Knowing the Difference Between Dumb and Distracted

Andrew Schulkind  |  October 27, 2015

A colleague brought Donald Carson’s LinkedIn profile to our attention a week or so ago. It’s absolutely  great, great stuff to consider when you’re thinking through how your website should be organized and what it should say.

LinkedIn-Profile

In case you can’t read this on a small screen, his profile starts out this way:

My superpower is the ability to become the most clueless customer I can imagine.

Not exactly X-Men material.

But if I’m able to understand the least able, or busiest, or most distracted person, then the experience created from that understanding will be easier to use for more people.

Don’t mistake this for some P. T. Barnumesque “sucker born every minute” idea. It’s not that your audience is stupid; far from it.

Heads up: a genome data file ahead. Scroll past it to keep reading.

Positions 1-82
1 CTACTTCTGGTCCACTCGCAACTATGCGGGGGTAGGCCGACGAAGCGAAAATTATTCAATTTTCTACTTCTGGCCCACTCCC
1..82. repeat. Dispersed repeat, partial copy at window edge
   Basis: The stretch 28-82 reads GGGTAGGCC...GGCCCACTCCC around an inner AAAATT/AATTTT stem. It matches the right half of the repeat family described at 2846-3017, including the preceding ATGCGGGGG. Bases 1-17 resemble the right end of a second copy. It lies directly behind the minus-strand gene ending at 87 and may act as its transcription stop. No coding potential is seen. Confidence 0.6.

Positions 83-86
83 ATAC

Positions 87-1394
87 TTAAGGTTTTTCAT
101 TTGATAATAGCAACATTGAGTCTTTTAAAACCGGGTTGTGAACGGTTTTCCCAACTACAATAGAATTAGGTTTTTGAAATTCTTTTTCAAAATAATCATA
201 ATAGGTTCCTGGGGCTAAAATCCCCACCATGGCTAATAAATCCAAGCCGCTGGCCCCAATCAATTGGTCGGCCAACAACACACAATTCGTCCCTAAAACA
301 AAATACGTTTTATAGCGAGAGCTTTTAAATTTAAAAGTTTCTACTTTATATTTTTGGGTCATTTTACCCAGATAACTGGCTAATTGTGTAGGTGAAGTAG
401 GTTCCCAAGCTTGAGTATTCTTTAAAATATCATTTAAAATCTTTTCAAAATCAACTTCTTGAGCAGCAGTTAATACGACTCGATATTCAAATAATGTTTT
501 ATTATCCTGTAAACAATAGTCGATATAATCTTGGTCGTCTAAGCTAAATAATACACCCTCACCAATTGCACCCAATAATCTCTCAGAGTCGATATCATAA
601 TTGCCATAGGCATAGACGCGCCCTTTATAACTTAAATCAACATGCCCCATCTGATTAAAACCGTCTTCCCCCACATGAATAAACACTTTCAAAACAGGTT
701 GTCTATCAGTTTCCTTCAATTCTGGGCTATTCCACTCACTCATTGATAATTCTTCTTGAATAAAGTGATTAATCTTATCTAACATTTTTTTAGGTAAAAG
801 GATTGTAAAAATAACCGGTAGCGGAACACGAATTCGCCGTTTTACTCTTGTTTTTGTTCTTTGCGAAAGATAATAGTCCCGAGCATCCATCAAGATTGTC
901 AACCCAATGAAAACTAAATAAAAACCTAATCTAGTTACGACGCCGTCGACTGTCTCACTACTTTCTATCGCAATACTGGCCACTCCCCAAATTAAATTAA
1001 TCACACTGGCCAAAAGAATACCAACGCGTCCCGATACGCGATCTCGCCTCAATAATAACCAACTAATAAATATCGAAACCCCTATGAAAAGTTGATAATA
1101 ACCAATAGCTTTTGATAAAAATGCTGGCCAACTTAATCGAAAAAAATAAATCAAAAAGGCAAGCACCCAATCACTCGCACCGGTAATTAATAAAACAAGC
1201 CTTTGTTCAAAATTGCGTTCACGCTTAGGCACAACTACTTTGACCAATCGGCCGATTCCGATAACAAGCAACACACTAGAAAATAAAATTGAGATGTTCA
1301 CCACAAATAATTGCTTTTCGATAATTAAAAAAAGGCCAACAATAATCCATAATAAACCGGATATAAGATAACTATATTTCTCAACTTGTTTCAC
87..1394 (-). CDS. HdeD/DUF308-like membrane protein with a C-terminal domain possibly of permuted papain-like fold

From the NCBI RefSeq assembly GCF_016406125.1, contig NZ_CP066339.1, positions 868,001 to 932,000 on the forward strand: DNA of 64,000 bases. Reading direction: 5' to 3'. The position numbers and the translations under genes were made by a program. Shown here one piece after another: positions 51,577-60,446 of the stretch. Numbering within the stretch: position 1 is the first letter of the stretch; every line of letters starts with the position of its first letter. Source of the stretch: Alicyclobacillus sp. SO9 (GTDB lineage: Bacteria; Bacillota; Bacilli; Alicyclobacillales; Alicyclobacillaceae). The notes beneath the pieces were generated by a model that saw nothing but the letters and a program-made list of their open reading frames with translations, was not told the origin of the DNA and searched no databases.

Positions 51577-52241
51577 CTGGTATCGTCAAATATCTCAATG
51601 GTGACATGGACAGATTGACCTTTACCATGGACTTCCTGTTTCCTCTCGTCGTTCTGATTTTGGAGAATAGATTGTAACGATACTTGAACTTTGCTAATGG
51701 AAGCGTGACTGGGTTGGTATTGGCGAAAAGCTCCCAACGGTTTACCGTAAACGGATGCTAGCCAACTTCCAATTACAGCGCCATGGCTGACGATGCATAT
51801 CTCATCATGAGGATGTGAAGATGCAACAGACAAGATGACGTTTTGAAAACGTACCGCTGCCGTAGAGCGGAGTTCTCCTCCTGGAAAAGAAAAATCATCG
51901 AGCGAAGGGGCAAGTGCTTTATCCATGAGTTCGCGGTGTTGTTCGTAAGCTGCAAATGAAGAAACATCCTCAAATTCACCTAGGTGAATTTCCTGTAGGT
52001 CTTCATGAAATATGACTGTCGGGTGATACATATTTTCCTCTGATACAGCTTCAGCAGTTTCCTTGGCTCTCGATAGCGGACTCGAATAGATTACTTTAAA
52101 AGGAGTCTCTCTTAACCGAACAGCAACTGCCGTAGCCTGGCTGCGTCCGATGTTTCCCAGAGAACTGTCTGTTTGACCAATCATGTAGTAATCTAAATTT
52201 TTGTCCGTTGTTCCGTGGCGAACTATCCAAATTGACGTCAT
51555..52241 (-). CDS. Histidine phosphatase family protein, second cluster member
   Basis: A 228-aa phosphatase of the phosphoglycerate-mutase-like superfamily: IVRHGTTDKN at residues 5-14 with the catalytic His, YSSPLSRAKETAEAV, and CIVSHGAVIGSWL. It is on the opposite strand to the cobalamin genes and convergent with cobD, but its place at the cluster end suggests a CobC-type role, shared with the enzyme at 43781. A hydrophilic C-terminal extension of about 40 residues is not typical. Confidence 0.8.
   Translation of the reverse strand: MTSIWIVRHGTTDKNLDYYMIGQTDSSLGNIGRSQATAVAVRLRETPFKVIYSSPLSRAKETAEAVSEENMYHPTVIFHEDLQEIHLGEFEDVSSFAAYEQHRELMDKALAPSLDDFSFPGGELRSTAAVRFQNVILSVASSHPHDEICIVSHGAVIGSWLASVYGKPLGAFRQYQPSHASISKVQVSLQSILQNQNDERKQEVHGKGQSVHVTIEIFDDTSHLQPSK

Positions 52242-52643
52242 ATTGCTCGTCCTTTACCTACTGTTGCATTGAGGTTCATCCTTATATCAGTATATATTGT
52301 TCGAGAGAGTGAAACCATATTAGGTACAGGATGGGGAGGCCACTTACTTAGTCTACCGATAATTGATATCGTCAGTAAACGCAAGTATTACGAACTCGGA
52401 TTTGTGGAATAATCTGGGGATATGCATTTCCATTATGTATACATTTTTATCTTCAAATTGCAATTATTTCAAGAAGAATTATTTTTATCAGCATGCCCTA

It’s that you’re stupid – or at least destined to fail as a marketer – if you think you have their full attention for the full time they are interacting with your content, whether on your website, your social media posts, or anywhere else.

So be realistic about how your audience will engage with you and your marketing content. Know that you are not the center of their world. Grab their attention, give them something of value (whether information or entertainment), and encourage them to make the next move.

That’s the key to building a great user experience online and off.